The Cyber-Spy.Com Usenet Archive Feeds Directly
From The Open And Publicly Available Newsgroup
This Group And Thousands Of Others Are Available
On Most IS NNTP News Servers On Port 119.
Cyber-Spy.Com Is NOT Responsible For Any Topic,
Opinions Or Content Posted To This Or Any Other
Newsgroup. This Web Archive Of The Newsgroup And
Posts Are For Informational Purposes Only.
From: "wayne makowicki"
Subject: Re: welding a transformer core
X-Newsreader: Microsoft Outlook Express 5.50.4807.1700
Date: Mon, 16 Dec 2002 13:22:04 GMT
NNTP-Posting-Date: Mon, 16 Dec 2002 05:22:04 PST
Organization: EarthLink Inc. -- http://www.EarthLink.net
Wow you win my bid for the man with alot of time. Looks like this project is
a real challange. Nice work.
"Viktor Mikhailovich Polesov" wrote in message
> I milled out the welds of a salvaged microwave oven transformer to
> disassemble the core to get the secondary wiring out, in order to
> rewire it with a heavy gauge wire. This is a laminate core
> transformer, with the core made of many small sheets of what appears
> to be laminated stainless steel stacked and welded together. I
> suppose if I had been more stubborn I could have gotten the secondary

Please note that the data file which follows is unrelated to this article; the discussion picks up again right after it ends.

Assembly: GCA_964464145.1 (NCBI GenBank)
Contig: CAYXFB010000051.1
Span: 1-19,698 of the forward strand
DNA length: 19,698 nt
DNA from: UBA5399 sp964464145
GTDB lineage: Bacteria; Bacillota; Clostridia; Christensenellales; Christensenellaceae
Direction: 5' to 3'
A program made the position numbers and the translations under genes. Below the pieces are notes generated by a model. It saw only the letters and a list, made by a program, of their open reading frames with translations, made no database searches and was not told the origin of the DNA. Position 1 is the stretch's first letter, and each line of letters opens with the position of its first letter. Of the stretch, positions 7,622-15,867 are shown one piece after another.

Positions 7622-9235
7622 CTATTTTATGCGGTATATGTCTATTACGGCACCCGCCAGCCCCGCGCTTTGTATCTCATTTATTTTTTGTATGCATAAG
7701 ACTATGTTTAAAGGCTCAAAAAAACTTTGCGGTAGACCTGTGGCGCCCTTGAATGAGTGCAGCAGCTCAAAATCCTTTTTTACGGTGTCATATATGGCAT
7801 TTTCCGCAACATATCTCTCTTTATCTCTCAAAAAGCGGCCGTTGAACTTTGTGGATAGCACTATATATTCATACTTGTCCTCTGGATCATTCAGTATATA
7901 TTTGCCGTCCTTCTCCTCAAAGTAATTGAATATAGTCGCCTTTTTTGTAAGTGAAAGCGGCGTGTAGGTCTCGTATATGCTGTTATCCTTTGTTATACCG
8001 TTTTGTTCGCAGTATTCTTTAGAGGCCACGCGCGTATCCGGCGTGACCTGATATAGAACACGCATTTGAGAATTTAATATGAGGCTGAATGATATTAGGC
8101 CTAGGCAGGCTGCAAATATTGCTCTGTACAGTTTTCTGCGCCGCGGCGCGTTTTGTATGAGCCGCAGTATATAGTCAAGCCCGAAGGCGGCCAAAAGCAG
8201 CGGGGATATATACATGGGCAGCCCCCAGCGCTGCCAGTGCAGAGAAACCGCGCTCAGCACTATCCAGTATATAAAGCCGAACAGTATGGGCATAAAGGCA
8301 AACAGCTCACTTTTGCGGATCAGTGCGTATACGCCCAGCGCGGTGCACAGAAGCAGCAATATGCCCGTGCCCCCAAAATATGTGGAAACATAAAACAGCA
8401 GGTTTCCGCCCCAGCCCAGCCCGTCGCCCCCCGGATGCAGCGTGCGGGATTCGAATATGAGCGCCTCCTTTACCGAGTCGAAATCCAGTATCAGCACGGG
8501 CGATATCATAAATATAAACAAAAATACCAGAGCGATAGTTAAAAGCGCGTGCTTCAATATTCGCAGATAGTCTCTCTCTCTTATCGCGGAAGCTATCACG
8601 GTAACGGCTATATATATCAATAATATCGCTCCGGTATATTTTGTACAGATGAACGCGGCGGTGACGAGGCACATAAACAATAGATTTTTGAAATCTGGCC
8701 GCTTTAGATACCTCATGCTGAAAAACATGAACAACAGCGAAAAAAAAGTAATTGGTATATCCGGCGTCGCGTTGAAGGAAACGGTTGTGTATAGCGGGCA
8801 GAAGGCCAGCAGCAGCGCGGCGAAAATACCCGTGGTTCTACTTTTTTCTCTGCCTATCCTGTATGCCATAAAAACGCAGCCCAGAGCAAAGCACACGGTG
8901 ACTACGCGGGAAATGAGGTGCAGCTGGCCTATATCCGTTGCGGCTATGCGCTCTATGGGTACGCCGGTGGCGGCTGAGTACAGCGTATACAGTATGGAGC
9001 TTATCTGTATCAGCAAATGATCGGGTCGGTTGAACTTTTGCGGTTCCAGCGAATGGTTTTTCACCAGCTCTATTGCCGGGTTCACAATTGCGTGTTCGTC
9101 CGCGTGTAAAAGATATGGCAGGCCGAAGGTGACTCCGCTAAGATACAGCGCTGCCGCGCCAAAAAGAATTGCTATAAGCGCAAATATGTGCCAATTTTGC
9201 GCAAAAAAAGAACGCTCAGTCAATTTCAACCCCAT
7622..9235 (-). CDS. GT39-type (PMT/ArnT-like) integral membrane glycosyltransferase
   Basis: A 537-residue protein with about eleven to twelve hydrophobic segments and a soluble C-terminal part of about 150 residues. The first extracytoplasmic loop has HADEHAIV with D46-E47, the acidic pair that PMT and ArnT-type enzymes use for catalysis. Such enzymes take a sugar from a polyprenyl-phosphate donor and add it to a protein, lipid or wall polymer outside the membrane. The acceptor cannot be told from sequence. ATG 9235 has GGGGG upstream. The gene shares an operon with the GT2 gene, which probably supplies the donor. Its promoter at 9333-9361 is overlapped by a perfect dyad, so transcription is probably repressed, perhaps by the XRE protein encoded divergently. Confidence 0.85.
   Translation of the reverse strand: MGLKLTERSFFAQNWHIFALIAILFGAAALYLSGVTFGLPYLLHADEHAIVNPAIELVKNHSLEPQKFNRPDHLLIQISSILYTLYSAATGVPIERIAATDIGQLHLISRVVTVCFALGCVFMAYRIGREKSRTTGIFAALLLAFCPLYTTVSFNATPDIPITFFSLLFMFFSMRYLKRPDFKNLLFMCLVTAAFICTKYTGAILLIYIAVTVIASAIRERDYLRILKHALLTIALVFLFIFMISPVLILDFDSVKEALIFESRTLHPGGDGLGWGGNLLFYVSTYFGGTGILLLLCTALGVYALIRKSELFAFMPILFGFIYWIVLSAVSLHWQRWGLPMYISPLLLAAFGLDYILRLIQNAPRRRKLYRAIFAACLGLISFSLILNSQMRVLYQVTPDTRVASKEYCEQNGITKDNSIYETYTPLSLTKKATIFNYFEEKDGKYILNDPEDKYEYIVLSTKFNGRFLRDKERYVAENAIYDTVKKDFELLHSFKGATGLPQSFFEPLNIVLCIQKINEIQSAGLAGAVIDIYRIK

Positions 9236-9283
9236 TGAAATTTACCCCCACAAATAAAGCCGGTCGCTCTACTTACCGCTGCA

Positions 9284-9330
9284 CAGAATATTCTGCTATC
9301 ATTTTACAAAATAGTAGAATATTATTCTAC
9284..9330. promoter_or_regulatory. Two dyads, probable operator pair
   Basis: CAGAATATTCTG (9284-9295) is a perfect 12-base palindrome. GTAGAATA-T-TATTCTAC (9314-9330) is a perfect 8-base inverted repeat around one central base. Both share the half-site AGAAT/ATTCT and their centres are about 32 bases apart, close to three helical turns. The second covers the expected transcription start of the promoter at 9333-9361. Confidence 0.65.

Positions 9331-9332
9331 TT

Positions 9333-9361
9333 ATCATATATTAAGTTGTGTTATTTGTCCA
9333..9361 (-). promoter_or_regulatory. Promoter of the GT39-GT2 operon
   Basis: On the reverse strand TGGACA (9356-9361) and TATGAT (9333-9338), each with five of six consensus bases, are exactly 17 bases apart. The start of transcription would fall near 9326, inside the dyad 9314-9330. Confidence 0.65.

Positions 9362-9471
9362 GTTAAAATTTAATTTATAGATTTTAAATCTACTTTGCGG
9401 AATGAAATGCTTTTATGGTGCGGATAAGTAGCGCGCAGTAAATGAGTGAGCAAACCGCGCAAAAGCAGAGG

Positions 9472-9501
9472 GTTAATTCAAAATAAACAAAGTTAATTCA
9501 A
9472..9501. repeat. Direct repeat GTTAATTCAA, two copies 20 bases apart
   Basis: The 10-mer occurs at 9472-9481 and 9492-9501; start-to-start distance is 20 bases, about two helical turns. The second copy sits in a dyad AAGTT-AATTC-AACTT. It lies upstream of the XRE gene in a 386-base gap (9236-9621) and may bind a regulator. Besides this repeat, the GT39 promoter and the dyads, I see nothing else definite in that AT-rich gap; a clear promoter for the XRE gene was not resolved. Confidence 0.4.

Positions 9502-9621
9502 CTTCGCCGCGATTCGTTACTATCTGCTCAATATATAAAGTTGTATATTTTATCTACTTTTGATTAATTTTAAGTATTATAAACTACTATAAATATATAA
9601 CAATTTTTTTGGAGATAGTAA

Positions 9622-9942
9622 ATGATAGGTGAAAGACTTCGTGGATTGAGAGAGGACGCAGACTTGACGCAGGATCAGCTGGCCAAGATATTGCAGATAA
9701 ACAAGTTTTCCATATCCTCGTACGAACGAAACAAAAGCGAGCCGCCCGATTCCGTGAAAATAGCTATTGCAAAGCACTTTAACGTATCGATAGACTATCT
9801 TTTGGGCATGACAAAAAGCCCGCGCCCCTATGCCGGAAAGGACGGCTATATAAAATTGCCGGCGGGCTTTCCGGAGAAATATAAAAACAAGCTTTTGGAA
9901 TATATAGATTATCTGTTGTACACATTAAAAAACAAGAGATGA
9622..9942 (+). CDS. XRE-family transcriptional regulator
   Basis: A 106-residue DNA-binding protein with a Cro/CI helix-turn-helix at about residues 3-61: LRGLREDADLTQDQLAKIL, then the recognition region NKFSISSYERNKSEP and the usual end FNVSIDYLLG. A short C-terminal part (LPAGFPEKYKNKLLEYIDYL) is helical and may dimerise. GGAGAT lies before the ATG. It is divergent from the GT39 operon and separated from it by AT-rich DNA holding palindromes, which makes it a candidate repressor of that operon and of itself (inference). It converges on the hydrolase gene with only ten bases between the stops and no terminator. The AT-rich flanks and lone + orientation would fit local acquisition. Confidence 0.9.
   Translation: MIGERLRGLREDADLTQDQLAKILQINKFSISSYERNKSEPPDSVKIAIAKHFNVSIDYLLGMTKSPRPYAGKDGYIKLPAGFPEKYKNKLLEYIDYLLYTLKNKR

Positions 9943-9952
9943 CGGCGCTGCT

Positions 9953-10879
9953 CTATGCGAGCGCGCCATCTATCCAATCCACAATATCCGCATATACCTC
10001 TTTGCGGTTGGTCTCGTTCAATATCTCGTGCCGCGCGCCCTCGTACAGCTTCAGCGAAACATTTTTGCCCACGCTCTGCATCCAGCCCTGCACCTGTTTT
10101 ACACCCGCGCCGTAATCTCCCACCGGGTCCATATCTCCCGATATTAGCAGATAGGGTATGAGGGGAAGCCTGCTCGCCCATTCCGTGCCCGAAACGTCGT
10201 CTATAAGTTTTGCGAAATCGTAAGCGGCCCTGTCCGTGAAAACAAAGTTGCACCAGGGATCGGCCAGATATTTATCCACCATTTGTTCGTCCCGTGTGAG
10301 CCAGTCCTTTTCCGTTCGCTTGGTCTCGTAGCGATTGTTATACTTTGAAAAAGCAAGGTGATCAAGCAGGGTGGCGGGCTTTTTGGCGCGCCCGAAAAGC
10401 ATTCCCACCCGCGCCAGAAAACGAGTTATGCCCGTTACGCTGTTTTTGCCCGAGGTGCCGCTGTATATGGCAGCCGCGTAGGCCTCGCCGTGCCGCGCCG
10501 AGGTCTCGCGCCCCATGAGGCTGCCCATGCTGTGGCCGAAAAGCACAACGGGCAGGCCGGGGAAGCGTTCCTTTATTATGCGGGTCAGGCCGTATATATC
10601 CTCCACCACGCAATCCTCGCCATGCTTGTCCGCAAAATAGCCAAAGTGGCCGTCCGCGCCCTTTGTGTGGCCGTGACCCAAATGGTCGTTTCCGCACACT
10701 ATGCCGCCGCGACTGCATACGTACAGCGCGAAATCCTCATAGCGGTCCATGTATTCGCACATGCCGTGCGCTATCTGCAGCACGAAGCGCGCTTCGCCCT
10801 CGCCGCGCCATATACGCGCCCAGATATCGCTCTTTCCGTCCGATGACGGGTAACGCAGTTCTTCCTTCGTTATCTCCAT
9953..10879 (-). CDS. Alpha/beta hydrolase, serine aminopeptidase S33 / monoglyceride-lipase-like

> out without disassembling the core, but I'm impatient. Even still it
> was a huge pain and even after disassembling the core, I still had to
> resort to hack-sawing the secondary wiring.
> So now I have a transformer core that I need to weld back together.
> Can anyone say for certain if stainless is commonly used here, and if
> so should I use MIG or TIG to put it back together? Heat dissipation
> while welding is a concern, because I used insulated wiring in the new
> secordary as opposed to enameled wire. I don't want to melt the
> insulation during the welding. I suppose I would be better off with
> TIG in this regard, no?
> I'm working on making a spot welder of the sort described here:
> The owner of this web page does not discuss inductive effects. Aren't
> you in danger of frying the primary-side SCR without some provisions
> in this area?
Go Back To The Cyber-Spy.Com
Usenet Web Archive Index Of
The sci.electronics.design Newsgroup